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Old 10-10-2021, 03:01 PM   #1
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Running residential refrigerator in storage

We will be storing our Open Road 34PA in a facility that is covered and also has 15A power available for keeping things charged up. Our plan is to do all of the standard winterization such as draining, antifreeze, etc... then we will keep it plugged into 15A to keep batteries charged etc... we would like to keep the residential refrigerator running, just to keep extra condiments etc... stored rather than having to unload them; we would turn off water to the ice maker and drain it. The average low temperature here is 32 degrees F, in January. The lowest ever recorded, in December, was -1 degrees F. The question is, what are thoughts on keeping the refrigerator running in these conditions? We think it wouldn't be much different that having a fridge in the typical garage.
Also, we will put the recommended amount of Seafoam SF16 in the gas to keep it stabalized, and will run the engine, maybe take it for a drive monthly or so.
Please share your thoughts and recommendations; much appreciated - thanks!
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Old 10-10-2021, 03:10 PM   #2
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We keep ours running all the time in storage but we do use it monthly, even in winter. Keeping it running actually will help keep the ice maker water line from freezing. The compressor will give off just enough warmth to keep the space behind the fridge from freezing. If you have an access panel behind the fridge, I would put a piece of rigid foam in the opening to help insulate it. I would turn the inverter off just in case you lose power it doesn't completely deplete the house batteries.
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Old 10-10-2021, 03:12 PM   #3
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Keeping the residential refrigerator on is OK. BUT (large BUT) I would not enable the inverter. If shore power goes out, you really don't want to chance totally draining the house battery bank. Better to loose the condiments.


Yes, using a fuel conditioner and totally filling the tank to minimize condensation is a good idea.


Assume you have a smart charger or smart inverter/charger and also have it properly programmed.
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Old 10-10-2021, 03:31 PM   #4
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Certainly doable ..... Your down side, a tripped breaker or any loss of power gets you a bigger problem than loading the condiments in a box and taking them home. There is also the deal that the frig needs some cleaning periodically and prior to storage is a good time to do that chore. A positive is when you have the contents available to inspect, you know what you have and therefore what to replenish for the next trip. Worst case, it's only a bit of work, whichever way you run your ship.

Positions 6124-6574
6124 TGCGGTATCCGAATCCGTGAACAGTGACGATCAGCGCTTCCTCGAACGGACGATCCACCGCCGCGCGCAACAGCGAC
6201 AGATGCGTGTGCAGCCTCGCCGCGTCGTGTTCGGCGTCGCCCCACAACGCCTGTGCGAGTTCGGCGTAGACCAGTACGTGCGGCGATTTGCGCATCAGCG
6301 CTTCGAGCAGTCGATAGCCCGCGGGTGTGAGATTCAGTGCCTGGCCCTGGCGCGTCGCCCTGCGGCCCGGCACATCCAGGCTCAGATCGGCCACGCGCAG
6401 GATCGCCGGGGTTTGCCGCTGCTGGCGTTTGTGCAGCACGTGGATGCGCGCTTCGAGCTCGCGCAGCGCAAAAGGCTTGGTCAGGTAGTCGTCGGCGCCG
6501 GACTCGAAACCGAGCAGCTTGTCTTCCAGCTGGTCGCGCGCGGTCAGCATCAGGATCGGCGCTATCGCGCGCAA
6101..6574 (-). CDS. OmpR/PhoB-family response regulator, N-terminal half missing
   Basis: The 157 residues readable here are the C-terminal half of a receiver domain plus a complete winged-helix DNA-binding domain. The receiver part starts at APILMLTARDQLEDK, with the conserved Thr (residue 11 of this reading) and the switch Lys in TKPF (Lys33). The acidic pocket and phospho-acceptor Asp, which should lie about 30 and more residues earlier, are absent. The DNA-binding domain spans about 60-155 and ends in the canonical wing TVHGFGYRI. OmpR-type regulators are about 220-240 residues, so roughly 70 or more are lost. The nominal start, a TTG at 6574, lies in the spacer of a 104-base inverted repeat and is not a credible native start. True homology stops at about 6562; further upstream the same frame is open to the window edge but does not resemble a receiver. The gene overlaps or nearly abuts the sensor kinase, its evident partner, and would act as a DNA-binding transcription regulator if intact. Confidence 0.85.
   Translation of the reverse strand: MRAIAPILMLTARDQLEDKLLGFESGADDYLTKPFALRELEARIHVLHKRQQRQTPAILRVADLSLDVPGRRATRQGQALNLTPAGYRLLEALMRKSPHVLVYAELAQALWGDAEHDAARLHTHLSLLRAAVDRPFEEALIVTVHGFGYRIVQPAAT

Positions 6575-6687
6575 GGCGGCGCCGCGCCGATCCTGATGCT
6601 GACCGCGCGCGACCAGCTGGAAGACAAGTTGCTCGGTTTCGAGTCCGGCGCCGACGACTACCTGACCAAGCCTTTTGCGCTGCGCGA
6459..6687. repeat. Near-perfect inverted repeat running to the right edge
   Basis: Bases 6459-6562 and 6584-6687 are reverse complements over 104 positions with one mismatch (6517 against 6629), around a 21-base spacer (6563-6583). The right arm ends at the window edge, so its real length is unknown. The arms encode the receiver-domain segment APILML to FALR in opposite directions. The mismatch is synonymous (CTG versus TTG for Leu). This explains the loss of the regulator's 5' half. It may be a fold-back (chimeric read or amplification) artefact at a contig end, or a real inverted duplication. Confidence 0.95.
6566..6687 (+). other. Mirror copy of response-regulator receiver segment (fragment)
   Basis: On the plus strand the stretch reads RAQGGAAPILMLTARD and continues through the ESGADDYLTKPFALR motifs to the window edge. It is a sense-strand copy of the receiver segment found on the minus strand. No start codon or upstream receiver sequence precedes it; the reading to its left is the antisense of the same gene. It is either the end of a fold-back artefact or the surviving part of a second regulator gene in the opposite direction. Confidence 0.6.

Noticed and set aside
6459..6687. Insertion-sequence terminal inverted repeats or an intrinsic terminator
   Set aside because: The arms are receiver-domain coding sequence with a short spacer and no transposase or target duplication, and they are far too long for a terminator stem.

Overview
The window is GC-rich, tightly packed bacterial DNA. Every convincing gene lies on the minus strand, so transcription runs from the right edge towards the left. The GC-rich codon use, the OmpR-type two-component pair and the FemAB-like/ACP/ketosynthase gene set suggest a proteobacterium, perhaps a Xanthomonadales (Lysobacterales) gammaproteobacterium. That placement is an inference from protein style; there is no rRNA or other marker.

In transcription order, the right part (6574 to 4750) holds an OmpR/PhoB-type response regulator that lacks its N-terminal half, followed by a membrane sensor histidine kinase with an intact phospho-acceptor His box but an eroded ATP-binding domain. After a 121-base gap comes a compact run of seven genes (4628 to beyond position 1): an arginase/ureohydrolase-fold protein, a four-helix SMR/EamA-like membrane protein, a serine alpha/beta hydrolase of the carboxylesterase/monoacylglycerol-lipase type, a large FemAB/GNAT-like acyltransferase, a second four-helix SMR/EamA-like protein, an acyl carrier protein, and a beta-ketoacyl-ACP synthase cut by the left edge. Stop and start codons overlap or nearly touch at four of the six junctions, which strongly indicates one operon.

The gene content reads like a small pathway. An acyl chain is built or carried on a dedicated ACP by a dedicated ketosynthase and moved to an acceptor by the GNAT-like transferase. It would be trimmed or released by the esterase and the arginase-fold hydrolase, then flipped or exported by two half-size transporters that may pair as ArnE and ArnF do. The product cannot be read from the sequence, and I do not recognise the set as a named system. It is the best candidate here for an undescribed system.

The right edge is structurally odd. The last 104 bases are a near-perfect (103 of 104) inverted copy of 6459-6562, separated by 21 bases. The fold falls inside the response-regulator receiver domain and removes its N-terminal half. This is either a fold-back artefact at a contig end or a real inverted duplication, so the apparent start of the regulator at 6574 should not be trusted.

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Old 10-10-2021, 08:24 PM   #5
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It seems like I have seen or heard somewhere that my batteries will not charge if the inverter is turned off, in my Open Road 32SA. Does anyone know if that is correct?
Thanks,
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Old 10-10-2021, 08:41 PM   #6
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Have you tried plugging into the 15A circuit yet?
Outlet should be GFCI protected and many MHs don't play well with GFCI. Even if yours is OK initially another customer may trip the circuit. I have had the issue with previous MH and went to using a batty maintainer instead of plugging the MH in. Side benefit is it saves using the inverter charger 24/7/365, inverters have been known to start fires on rate occasions... I dont like running stuff unattended for extended periods when not essential

I know I'm in the minority and many / most will say just p,ug it in!
The other side benefit where I store is owned has agreed to running lo A maintainer at no charge for powered storage... not so if I plug in MH.

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Old 10-10-2021, 09:05 PM   #7
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I think you have a good plan but like others already said, I would turn the inverter off.

An old trick I learned years ago is to put a cube of ice in a a sealed bag and set it in the freezer. If you return and find it melted, you know there was a power failure and to throw what food you have in it away.

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Old 10-10-2021, 09:16 PM   #8
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Quote:
Originally Posted by Winemaker2 View Post
Have you tried plugging into the 15A circuit yet?